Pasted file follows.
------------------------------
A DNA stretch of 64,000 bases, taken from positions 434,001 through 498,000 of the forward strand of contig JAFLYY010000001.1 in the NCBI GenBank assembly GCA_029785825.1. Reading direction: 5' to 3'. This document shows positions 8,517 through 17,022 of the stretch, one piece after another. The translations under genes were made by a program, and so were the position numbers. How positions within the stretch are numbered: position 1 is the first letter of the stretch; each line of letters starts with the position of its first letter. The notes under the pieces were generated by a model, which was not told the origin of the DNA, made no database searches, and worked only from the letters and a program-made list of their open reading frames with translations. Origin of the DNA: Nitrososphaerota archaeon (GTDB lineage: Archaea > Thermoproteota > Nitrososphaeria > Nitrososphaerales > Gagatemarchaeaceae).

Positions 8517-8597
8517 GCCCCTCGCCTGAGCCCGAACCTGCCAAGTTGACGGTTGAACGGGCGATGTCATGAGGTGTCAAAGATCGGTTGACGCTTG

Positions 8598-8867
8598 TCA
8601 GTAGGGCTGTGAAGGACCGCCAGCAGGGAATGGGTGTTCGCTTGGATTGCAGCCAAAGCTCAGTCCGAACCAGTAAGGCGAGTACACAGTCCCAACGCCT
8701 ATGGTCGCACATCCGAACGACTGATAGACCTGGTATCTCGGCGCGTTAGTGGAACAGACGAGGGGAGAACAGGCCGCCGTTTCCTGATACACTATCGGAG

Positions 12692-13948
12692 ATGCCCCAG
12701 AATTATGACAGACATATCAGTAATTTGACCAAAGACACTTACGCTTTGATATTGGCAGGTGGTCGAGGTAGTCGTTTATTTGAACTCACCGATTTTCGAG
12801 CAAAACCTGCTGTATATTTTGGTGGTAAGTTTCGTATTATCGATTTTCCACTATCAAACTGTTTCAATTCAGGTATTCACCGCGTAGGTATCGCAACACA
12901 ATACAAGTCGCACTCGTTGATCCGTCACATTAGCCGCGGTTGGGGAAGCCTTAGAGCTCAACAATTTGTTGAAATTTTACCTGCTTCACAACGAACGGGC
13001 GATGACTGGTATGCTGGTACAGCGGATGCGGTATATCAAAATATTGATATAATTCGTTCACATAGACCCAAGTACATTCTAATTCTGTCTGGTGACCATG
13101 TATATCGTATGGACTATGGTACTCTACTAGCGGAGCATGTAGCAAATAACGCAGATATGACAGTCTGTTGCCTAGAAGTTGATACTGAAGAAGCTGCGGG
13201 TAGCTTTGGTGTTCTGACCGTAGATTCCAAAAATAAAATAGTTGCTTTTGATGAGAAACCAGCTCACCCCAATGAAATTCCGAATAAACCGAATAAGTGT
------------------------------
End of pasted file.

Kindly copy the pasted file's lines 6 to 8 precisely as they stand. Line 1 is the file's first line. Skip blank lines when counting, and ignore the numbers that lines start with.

8601 GTAGGGCTGTGAAGGACCGCCAGCAGGGAATGGGTGTTCGCTTGGATTGCAGCCAAAGCTCAGTCCGAACCAGTAAGGCGAGTACACAGTCCCAACGCCT
8701 ATGGTCGCACATCCGAACGACTGATAGACCTGGTATCTCGGCGCGTTAGTGGAACAGACGAGGGGAGAACAGGCCGCCGTTTCCTGATACACTATCGGAG

Positions 12692-13948